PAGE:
Chris Kreider said it was "tough to stomach," a queasiness familiar to 16 seasons’ worth of Alex Ovechkin’s NHL opponents.
But this one hurt a little extra for the Rangers, who played a brilliant defensive game for 53 minutes Friday night against the Russian superstar and his powerful Capitals teammates at Capital One Arena in Washington.
As is often the case against Ovechkin, it was not enough.
He scored two goals on rebounds from close range, the first to tie it with 6:42 remaining in the third period and the second to put the Capitals ahead with 3:33 left. The 2-1 victory gave the Capitals a seven-game winning streak.
Ovechkin extended his goal-scoring streak to five games and has 720 regular-season goals.
"He’s a Hall of Famer," Rangers interim coach Kris Knoblauch said after suffering his first loss in place of David Quinn, who along with the rest of his staff has missed the past two games because of COVID-19 protocols.
In Knoblauch’s first game, the Rangers beat the Flyers, 9-0, on Wednesday, and it
appeared they would make him 2-0. They smothered the Capitals for most of the game — Washington finished with only 18 shots on goal — and seemed poised for a 1-0 victory.
Artemi Panarin gave the Rangers the lead with a power-play goal at 16:42 of the first period off a nifty feed from Ryan Strome, who had gathered a rebound of Adam Fox’s shot that banged off the post.
The goal gave Panarin seven points — three goals and four assists — in the four games since he returned from a personal leave.
The biggest drama between then and Ovechkin’s grand finale came in the second period when Ryan Lindgren took a puck to the face while sitting on the bench, briefly went to the dressing room for repairs, then returned.
Shortly thereafter, he leveled Ovechkin with a crushing body check that seemed to rattle Ovechkin, whose stick broke.
For the rest of the period, Capitals players jawed at Lindgren, although it was not clear why, because the hit seemed legal.
"That’s NHL hockey," Kreider said. "It’s a physical game. It’s a man’s game whenever you play against them."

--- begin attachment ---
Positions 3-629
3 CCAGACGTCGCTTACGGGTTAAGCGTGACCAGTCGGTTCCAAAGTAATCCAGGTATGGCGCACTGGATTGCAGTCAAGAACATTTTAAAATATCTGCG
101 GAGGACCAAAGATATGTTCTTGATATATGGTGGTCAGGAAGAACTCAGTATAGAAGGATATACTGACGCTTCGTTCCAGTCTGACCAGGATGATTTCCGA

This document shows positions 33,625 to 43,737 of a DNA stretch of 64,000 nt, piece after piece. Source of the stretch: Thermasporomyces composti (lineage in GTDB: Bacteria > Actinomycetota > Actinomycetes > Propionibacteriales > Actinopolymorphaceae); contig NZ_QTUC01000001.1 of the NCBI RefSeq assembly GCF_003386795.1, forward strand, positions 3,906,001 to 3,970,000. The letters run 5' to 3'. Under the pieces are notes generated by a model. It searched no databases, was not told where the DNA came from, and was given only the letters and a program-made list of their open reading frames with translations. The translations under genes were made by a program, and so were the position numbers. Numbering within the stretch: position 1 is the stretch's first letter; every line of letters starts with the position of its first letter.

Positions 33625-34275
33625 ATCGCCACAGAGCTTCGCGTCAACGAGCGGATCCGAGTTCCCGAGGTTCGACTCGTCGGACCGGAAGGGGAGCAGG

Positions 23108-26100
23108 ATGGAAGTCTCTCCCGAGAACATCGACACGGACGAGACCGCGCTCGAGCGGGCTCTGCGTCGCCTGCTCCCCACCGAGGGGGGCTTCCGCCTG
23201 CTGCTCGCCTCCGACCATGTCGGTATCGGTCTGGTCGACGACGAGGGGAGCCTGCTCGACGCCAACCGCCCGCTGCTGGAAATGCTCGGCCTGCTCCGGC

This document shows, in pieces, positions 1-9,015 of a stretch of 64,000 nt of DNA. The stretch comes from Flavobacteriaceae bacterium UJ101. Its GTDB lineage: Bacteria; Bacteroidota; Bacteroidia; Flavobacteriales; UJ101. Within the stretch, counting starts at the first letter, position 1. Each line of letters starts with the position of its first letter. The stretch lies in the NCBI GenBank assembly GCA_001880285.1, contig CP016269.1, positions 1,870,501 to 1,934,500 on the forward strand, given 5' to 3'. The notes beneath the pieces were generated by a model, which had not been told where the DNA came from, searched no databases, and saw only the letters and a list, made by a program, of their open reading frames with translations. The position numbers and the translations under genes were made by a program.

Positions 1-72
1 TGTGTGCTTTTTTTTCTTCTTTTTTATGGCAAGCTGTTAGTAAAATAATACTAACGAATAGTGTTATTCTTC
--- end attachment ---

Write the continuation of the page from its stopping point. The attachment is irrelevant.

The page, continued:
Said Knoblauch, "I thought Lindy made a tremendous play. It was clean."
Ovechkin did not retaliate and said he had no problem with Lindgren, calling it a "great hit." But he got his revenge nonetheless.
He tied it when he put home a puck that had bounced off teammate Evgeny Kuznetsov and trickled in front of goalie Alexandar Georgiev.
Then Ovechkin did it again, putting in another loose puck, this time off a rebound he controlled with his skate. "Sometimes you have to get those really gritty ones," he said.
The Rangers had been 10-1-2 when leading entering the third period. Now they are 10-2-2.
"It was close throughout," Kreider said. "We were able to limit chances from a very good offensive team, so definitely a lot of good takeaways."
The Rangers (12-13-4) will get another crack at Ovie and the Capitals (20-6-4) on Saturday night, with Knoblauch again behind the bench.
Kreider, who has been with the Rangers since 2012, said the coaching situation is just the latest plot twist in a strange season.
"I think that is the overarching theme of the season: Chaos," he said. "Every day it seems like something else. The schedule’s obviously been wacky, and with everything going on in the world, it’s a true test of character, because it’s something new every day.
"So I’m really proud of how our group’s handled it and how our group’s competed over the last two games. At this point, we’re almost not surprised. It’s something new every day. I think it’s brought us closer together as a group, and it’s given us plenty of opportunities to face adversity and try to overcome it."